New answers tagged

0

Likelihood and entropy measure different things. The former tells us how likely it is to observe the dataset $X$ given the parameters $\theta$. The latter is supposed to tell us how much uncertainty is in the distribution. So, comparing these two metrics is like comparing weight and hair length of a student: can be done, but somewhat pointless. Let us ...


4

You have two questions so I'll answer them in turn (1) Why are the maxima Gumbel distributed? Essentially, this comes from the extremal types theorem which is a limiting distribution for block maxima. The most common limits distribution is the CLT which states $$ \frac{\bar{X} - \mu}{\sigma} \to N(0,1) \text{ as } n \to \infty$$. Now suppose we have data ...


5

Let $X_1,...,X_m \sim \text{SRSWOR}(n)$ denote the sampled values. For simplicity, suppose we select an odd number of values $m=2k+1$ from the distribution, so the median is the order statistic $X_{(k+1)}$. To facilitate our analysis, let $R(x) = \sum_{i=1}^m \mathbb{I}(X_i \leqslant x)$ ​denote the number of sample values that are no greater than $x$. ...


0

Yes. There are few proposed measures of calibration, but the most widely circulated is the so called Hosmer-Lemeshow statistic. At a 10,000 view, this test works by binning a risk model into deciles, and then calculating the expected event frequency versus the observed event frequency within each decile. The "x"-axis here is the average predicted ...


2

For a more brute force approach, consider the following. You have three numbers, you know the last one is 6. There are $6 \cdot 6=36$ possible combinations for the first two numbers (assuming they can be any number from 1 to 6, which your problem seems to state that they cannot). Asking that the sum of these three numbers is $<10$ is equivalent to asking ...


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It is a bit difficult to point out where the mistake is because your solution is "too informal". Is the random variable $sum$ the sum of the first three dice or the sum of all dices? Depending on the definition, your probabilities change. Moreover, if $X=1$, then $sum$ might not even be defined if you consider the first definition (the sum of the ...


1

When we look at the sum of dice thrown, there's no importance if we got $(1,2,3),(1,4,1),(3,1,2)$ or any other permutation that gives us 6. This is called unordered sampling with replacement. "Unordered" because the order of results doesn't matter; "with replacement" because a result can occur more than once. The number of possible ...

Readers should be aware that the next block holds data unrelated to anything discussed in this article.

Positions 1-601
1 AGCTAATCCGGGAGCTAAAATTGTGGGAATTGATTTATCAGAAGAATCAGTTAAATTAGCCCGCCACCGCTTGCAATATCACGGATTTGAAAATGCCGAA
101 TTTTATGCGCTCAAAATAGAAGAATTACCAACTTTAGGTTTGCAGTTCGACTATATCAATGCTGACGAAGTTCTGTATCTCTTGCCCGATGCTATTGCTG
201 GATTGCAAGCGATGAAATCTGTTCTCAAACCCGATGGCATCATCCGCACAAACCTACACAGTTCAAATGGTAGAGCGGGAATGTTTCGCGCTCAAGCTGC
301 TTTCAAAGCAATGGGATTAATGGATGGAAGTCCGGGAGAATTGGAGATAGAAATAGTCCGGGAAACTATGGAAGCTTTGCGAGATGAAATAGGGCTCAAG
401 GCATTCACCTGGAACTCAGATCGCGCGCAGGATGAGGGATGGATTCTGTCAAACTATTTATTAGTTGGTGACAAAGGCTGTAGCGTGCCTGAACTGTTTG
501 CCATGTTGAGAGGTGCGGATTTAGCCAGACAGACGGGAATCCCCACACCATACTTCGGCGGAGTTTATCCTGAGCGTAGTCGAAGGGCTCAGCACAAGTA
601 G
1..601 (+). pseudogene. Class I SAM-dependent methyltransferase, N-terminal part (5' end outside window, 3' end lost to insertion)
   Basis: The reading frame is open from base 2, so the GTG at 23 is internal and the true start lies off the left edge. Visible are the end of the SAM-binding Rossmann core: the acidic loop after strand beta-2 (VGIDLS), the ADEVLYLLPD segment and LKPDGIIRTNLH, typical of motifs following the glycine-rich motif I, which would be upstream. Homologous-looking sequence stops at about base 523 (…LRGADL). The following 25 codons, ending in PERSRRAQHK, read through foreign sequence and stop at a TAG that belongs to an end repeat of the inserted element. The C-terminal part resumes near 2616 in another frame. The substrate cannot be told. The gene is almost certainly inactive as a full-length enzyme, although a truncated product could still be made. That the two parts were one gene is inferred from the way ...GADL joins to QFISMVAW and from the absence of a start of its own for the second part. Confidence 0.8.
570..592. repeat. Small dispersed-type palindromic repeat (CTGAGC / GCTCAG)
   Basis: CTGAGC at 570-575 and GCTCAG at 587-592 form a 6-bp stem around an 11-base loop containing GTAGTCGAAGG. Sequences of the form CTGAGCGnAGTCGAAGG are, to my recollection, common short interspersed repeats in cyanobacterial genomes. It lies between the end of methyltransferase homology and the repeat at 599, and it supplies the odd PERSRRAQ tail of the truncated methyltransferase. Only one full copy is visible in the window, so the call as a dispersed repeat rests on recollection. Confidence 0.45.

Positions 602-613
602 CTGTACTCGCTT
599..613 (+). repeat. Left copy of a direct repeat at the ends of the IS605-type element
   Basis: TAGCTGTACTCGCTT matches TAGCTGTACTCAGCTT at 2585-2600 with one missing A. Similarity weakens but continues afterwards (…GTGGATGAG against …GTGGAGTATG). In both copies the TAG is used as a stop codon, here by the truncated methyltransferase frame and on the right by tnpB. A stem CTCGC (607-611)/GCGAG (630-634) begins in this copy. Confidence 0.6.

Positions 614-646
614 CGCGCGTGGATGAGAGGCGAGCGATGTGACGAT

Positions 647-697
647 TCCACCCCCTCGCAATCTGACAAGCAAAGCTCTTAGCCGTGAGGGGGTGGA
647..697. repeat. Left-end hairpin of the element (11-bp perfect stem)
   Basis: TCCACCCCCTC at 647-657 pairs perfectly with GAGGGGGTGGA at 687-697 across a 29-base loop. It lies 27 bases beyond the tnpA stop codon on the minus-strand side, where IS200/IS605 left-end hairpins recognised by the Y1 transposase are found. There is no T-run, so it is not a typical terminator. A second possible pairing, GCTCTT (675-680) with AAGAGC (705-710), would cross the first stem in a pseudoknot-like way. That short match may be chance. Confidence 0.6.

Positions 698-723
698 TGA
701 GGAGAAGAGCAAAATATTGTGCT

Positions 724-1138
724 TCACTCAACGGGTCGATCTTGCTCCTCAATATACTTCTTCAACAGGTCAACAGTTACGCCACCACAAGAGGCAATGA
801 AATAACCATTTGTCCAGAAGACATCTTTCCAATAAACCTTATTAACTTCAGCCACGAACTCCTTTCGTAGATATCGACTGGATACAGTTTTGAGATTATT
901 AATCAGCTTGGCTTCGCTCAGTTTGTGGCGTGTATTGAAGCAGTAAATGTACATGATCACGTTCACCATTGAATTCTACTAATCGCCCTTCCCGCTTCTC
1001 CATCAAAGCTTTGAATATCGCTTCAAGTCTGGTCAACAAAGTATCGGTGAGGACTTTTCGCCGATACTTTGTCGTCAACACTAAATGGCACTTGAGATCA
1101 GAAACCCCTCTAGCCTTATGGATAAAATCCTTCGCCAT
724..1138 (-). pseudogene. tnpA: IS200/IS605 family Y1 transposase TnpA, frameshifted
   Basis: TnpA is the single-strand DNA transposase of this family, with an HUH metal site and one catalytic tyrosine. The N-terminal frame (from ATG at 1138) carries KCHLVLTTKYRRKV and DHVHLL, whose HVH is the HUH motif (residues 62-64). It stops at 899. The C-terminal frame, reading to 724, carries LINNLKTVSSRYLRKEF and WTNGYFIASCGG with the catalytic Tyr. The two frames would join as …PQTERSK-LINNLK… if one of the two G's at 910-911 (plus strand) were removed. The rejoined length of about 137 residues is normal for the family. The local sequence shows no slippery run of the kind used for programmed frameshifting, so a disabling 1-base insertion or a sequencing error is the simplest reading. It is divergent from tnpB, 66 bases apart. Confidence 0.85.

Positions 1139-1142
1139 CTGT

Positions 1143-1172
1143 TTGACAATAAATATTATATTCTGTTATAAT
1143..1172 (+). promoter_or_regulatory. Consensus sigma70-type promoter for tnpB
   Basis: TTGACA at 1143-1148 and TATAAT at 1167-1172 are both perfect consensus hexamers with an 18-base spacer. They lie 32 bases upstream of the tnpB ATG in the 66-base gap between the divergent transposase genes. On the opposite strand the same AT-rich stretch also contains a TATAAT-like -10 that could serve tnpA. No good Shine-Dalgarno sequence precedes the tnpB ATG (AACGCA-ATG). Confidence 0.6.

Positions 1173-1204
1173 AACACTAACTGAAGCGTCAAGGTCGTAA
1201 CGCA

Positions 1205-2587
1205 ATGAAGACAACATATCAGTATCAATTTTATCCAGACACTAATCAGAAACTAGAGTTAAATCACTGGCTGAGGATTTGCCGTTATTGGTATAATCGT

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When calculating Probability#1, you say: we'll have 1/3 chance that our number is higher than the third as well This is not true since you proceed to this step only when your number is higher than a number in other envelope selected at the begining. So in this step you compare maximum from envelopes selected at the begining with the last envelope. So you ...


1

If we assume that all bitstrings are equally likely then the problem is quite simple. Each matched pair of bits in the bitstrings will match with fixed probability $\tfrac{1}{2}$ and the number of matches has distribution: $$M \sim \text{Bin}(n, \tfrac{1}{2}).$$ Consequently, the probability of at least $n/2$ matches (for even $n$) is: $$\begin{align} \...


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Let's elucidate this issue using a Venn diagram for the three sets at issue. Let $A$ be the orange circle, let $B$ be the violet circle and let $C$ be the green circle, and denote the probabilities of the intersection-areas in the diagram by $P_1,...,P_7$ (ignoring the area outside the three sets). From this diagram we can see that: $$\begin{align} \mathbb{...


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Regression analysis accommodates situations where the explanatory variables/covariates can have any values, including zero. There is no particular model needed for this --- it can be implemented in almost any model. If there are lots of zeros for a particular covariate, the only issue this creates is that it affects the leverage of the data points and one ...


3

Let's think about this for a moment. Continuous state space means that there are infinitely many states linked via transition probabilities such that they are all accessible by traversing a single graph (let's suppose). The expected values in such a case are asymptotic, meaning that they either have a cleverly constructed closed form (such as mean of a ...


2

The difference is like between the value of a function $f(x)$ given its argument $x$ and the definition of a function $f()$. You can think of a random value (rv) as a mapping from events to real numbers, quite similar to mapping that a typical function $f(x)$ represents from $x$ to some numbers. In case of a rv the argument is an event (or a set of events), ...


3

The realization of a random variable is the value that was observed (though, as noticed in the comments, you can have random variables for non-observable things). For example, you treat the result of throwing a fair dice as a random variable $X$. Say that the result is five dots, $x=5$ is the realization. The “five objects” that you call “realizations” are ...


0

By using law of total expectation: $$\mathbb{E}[e^{tXY}] = \mathbb{E}[\mathbb{E}[e^{tXY}|Y] = \mathbb{E}[e^{tXY}|Y=0]P(Y=0) + \mathbb{E}[e^{tXY}|Y=1]P(Y=1) = \mathbb{E}[e^{0}]0.7 + \mathbb{E}[e^{tX}]0.3 = 0.7 + 0.3M_{X}(t)$$


3

There's a simpler way to tackle it, using the Law of Iterated Expectations. For notational clarity, I will define $y$ as "future $x$", so your first line would be $\mathbb{E}(y|x) = \dots$. Writing out the Law as applied to this case gives us: $$\mathbb{E}[y|x] = \mathbb{E}_{\theta | x} \mathbb{E}[y|\theta]$$ We have $\mathbb{E}[y|\theta] = n\...


0